The cables also reveal that the U.S. is carefully positioning itself to take advantage of new opportunities for harvesting hydrocarbons and minerals from the Arctic as climate change melts polar ice. U.S. diplomats were hoping to offer Greenland support for its independence from Denmark in exchange for access by American gas and oil companies to exploit the country’s resources. The U.S. has been closely watching Russia, America’s main competitor for Arctic resources, but American officials also showed concern over Canada’s potential territorial claim to the Arctic’s Northwest passage.
Secret Agreements — Circumvention of the Democratic Process
The State Department cables revealed that the United States and its allies systematically make secret arrangements with various governments, hiding details not only from the country’s public, but sometimes even from the country’s representatives, ministers and oversight bodies.
In 2009, Jeremy Scahill and Seymour Hersh broke a story in The Nation on secret U.S. special operations forces combat missions and drone strikes in Pakistan. When questioned about the story, Department of Defense spokesperson Geoff Morrell dismissed the claims as “conspiratorial theories.” Only one year later, cables released by WikiLeaks confirmed their story. In addition, cables quoted Pakistan’s Prime Minister Yousuf Raza Gilani telling U.S. officials: “I don’t care if they do it as long as they get the right people — we’ll protest about it in the National Assembly and then ignore it.” Stories based on State Department cables also revealed agreements between the U.S. and Yemen in which the Yemeni government would claim responsibility for attacks launched by the U.S. on local militia groups. The release of State Department cables resulted in total transparency with respect to certain aspects of the War on Terror.
State Department cables also revealed that the U.S. worked with Australia to weaken the text of an international agreement banning the use of cluster munitions — bombs which spray thousands of smaller bomblets over a large area. Out of more than 13,000 casualties of cluster munitions registered by Handicap International, over 98 percent are civilian and one-third of those are children. Despite this, cables also revealed that the UK’s then-Foreign Minister David Miliband secretly approved the use of a legal loophole to allow the United States to store cluster munitions on UK territory, despite the fact that the UK is a signatory to a convention banning them. The United States is not a signatory to the Convention on Cluster Munitions, and even attempted in 2011 to have the ban lifted by the UN.
In 2007, former Canadian Deputy Prime Minister John Manley asked U.S. officials for predator drones to help shore up liberal support for a sustained Canadian presence in the war in Afghanistan. At the time, Manley was leading a government-appointed panel charged with investigating Canada’s interests in a future role in Afghanistan. In August 2012, the Ottawa Citizen reported that the Canadian government is seeking to spend up to $1 billion on a state-of-the-art armed drone fleet.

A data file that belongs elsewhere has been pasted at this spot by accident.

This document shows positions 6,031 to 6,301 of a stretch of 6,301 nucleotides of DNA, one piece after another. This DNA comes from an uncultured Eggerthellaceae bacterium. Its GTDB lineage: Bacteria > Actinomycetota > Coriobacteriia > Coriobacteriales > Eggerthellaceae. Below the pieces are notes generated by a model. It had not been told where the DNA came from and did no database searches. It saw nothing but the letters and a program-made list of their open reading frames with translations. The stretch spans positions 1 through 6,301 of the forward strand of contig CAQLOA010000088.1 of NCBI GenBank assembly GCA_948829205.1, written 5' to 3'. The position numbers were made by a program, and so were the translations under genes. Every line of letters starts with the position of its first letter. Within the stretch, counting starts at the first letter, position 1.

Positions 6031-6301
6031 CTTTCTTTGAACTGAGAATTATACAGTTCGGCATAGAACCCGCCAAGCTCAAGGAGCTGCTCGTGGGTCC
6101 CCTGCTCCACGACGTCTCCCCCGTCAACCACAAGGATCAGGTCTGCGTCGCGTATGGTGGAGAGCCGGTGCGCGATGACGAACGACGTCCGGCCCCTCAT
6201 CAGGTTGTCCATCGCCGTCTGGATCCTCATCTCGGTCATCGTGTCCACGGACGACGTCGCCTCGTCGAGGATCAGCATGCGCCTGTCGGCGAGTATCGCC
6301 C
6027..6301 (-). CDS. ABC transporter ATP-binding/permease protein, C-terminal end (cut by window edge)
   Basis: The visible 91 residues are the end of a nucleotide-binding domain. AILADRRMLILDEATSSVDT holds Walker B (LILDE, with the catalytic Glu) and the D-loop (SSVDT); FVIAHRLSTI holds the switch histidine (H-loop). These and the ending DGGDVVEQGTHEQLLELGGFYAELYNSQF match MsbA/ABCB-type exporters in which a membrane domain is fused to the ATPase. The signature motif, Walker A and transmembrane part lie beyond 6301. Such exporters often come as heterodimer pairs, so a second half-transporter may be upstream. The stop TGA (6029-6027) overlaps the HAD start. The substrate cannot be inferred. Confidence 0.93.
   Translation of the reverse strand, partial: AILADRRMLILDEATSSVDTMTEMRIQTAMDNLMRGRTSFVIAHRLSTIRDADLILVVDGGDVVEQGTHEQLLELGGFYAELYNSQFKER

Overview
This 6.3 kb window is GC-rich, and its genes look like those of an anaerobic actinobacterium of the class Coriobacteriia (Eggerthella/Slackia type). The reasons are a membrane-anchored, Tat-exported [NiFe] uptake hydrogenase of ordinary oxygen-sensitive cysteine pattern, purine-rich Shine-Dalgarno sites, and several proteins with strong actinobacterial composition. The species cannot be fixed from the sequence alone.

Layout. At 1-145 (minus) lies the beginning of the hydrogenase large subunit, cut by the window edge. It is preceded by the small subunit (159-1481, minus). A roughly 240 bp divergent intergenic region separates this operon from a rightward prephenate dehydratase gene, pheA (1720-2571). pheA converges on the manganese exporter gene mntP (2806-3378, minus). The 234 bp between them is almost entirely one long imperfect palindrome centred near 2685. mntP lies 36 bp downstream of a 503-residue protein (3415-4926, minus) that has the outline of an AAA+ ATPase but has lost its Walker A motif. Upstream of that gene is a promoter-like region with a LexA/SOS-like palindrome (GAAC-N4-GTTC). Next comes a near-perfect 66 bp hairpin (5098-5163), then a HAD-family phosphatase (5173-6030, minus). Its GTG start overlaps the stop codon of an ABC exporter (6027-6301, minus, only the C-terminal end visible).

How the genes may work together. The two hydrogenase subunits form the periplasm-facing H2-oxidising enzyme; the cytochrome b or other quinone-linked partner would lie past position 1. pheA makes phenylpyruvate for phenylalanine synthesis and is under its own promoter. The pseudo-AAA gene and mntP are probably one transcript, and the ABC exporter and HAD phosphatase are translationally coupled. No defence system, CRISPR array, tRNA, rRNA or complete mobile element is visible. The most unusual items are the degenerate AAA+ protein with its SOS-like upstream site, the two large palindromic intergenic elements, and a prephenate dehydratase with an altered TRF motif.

The cables also revealed that Canada’s conservative Prime Minister Stephen Harper secretly promised NATO in January 2010 that Canada would remain in Afghanistan to conduct army training even after the end of its mission in 2011. The Canadian public was shocked when the government announced that it would be extending its mission in November of that year. Harper expressed concern to U.S. diplomats that an early departure of Canadian troops from Aghanistan would seem like a “withdrawal,” reflecting the low public support for Canada’s mission in Afghanistan.
In 2008, the U.S. proposed an “informal agreement” to Swedish government officials for the exchange of information on terrorism watch-lists. U.S. officials explained that they feared scrutiny by the Swedish parliament would jeopardize “law enforcement and anti-terrorism cooperation.” Cables also revealed that in 2009, the U.S. resumed full intelligence-sharing with New Zealand after it had been restricted in retaliation for the country’s ban against nuclear-powered or armed vessels in its ports. Both governments agreed that the newly resumed cooperation should be kept hidden from the public.
The Realpolitik of Commercial Lobbying
State Department cables illustrate that U.S. officials and their commercial partners take a default position of having an intrinsic right to resources and market dominance around the world.
In a 2007 cable to the U.S. Trade Representative, U.S. Ambassador Craig Stapleton suggested taking a hard-line approach towards the European Union over its resistance to American genetically modified products and foods. France’s refusal to embrace GMOs and agricultural biotechnology, according to Ambassador Stapleton, would lead to a general European rejection of GMOs, and he suggested retaliation to help the French see things differently:
“Country team Paris recommends that we calibrate a target retaliation list that causes some pain across the EU since this is a collective responsibility, but that also focuses in part on the worst culprits. The list should be measured rather than vicious and must be sustainable over the long term, since we should not expect an early victory.”
The cables also showed that the U.S. revoked visas of then-Ecuadoran presidential candidate Xavier Neira and seven others due to their involvement in a legal case against the American pharmaceutical company Pfizer for unfair competition. The timing of the decision to revoke their visas coincided with the upcoming presidential elections and an impending court decision on the case. In its explanation of the revocation, officials cite “corruption” and the case against Pfizer.